Desborough’s forceful imagination was now at work (though it’s hard to think how the modest scale of Highgate Ponds on Hampstead Heath in London could ever be deemed adequate) and soon he was committing himself very significantly. The next day he reported his contests to Ettie: relishing successful fights and the whole experience of the Games:

I began with the Captain of the German team & pursued him to the ropes & got in a rib-roaster which was a good beginning: & I had three fights and was not hit - so all was well … [after dinner last night]I spent the evening watching the illuminations between the two Queens – so you can see how regal I have been.

However, a key issue that would be disruptive in London – fair adjudication – was forced on him very directly. On the 26thhe complained how, ‘We beat the Belgians this morning & did very well – then we fought the French and made a tie, & were finally beaten by 3 points: we really won but the judges treated us mostunfairly, especially me which they all allow – I hit three straight off & was not allowed one. It was quite ridiculous, and I am frightfully annoyed.’

Having now obtained a positive royal response, vital to his enterprise, Desborough wrote to Baron Pierre de Courbetin, President of the International Olympic Committee [IOC], in Paris, before enjoying his final and festive day in Athens:

Yesterday I put on my gorgeous new uniform & had lunch with the King [of Greece] – a very big affair, and then we were given prizes in the Stadium – bunches of olive from the top of Olympia, & medals – very good ones – amid the cheers of the populace. We got these as second prize, & the Belgians got third. We really won without a doubt, and I am very sad about it … If the Games really come off in England in 1908 I shall have a very great deal to do being President of the Olympic Committee – but I do not know if we should be able to raise the money: one ought to have £10,000 guaranteed.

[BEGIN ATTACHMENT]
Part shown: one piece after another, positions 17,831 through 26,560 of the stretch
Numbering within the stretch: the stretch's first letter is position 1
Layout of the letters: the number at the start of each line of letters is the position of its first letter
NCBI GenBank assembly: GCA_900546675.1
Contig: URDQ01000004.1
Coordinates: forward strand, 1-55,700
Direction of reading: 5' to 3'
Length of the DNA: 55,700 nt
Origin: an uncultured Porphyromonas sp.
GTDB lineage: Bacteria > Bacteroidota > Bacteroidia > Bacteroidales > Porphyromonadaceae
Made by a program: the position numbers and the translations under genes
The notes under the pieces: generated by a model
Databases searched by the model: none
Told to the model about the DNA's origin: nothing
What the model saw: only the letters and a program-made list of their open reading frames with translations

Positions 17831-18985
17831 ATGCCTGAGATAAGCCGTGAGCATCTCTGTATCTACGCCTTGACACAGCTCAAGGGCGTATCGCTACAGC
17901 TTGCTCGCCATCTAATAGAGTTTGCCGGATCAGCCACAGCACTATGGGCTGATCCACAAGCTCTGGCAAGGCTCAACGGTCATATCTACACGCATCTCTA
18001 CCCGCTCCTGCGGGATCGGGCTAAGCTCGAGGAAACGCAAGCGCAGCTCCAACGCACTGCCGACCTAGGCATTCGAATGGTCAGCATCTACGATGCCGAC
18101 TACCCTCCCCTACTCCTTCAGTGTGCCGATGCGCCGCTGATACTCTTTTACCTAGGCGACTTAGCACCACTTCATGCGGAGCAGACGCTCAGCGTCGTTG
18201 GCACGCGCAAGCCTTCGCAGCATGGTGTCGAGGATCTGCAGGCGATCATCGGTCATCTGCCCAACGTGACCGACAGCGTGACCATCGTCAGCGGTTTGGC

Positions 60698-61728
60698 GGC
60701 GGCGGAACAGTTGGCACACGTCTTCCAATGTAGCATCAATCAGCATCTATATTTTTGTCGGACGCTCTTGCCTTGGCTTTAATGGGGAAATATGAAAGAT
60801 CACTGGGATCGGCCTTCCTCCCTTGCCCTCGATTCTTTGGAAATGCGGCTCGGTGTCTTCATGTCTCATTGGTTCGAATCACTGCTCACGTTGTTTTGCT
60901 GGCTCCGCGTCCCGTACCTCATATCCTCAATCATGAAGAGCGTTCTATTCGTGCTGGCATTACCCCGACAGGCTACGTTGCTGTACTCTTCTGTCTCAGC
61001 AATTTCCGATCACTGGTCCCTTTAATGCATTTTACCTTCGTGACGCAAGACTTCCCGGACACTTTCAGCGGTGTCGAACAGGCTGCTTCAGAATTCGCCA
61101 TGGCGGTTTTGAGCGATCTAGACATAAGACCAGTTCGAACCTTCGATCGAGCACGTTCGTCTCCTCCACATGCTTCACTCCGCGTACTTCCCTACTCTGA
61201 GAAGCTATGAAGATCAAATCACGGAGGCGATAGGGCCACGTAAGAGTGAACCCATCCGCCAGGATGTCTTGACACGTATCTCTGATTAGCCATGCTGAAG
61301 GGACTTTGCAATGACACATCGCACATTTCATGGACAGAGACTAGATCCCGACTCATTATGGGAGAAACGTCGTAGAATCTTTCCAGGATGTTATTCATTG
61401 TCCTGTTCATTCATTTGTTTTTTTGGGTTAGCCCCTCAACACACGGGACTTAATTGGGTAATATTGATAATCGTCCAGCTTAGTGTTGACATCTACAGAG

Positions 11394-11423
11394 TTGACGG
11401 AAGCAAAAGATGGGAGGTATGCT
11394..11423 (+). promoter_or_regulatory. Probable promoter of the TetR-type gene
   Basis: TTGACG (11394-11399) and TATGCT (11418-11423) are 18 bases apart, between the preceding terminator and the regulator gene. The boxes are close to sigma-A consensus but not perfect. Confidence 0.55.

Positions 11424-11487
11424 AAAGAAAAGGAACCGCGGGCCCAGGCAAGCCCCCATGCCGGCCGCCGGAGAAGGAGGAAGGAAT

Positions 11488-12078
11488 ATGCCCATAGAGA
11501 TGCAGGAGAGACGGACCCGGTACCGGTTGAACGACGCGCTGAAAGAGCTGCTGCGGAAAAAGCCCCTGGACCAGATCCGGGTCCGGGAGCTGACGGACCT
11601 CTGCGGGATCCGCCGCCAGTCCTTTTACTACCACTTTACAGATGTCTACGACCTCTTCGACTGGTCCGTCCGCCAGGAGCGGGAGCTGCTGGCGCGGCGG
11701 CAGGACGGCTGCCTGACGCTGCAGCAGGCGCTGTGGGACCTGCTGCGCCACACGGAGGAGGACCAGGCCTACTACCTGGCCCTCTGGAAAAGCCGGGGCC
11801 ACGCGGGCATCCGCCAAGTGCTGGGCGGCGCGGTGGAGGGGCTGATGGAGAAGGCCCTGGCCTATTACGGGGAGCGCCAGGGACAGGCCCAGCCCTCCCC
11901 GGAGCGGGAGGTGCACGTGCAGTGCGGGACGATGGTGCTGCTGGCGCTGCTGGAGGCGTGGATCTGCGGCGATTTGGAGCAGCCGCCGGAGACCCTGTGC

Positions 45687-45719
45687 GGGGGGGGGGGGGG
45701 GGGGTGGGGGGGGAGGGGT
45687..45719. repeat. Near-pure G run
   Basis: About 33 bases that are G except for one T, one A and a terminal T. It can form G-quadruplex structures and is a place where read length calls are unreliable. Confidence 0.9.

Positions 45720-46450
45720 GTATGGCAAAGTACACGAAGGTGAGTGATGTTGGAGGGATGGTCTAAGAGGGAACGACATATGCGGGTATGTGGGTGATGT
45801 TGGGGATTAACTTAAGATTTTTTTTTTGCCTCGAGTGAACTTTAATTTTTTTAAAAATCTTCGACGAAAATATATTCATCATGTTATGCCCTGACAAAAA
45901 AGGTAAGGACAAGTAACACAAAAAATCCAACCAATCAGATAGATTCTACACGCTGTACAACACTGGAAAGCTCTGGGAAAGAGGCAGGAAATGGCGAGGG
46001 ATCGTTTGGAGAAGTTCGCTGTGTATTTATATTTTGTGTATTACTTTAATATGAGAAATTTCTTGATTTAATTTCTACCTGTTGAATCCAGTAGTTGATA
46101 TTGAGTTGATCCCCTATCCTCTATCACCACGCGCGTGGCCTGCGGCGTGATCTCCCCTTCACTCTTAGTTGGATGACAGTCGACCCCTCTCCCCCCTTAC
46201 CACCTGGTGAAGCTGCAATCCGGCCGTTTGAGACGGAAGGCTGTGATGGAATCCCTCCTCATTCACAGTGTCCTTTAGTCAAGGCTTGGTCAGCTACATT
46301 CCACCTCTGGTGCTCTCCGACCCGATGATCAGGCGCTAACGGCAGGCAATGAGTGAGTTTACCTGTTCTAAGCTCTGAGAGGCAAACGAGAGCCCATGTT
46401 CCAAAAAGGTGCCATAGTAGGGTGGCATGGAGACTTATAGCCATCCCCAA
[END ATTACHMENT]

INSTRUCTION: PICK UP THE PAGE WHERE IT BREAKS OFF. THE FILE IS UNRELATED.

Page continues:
As he travelled back from Athens to Venice on theBranwen with Theodore Cook and Cosmo Duff Gordon, Desborough took the opportunity to discuss the complexities of staging a London Games. He was heading for Paris, where he would fence competitively and hoped to gain outline agreement on the London option with de Courbetin. Before continuing his journey he wrote to Ettie from Venice:

I want to see Courbetin & Brunetta d’Usseaux about 1908; it will be a great business & one doesn’t quite see how to get the money – However if the King helped, as I believe he would, it would go all right.

Typically of this determined and brilliant fixer he arranged a route from Venice to Paris via Rome where he could discuss with Italian officials their views on ‘the rules for several sports.’

* * * *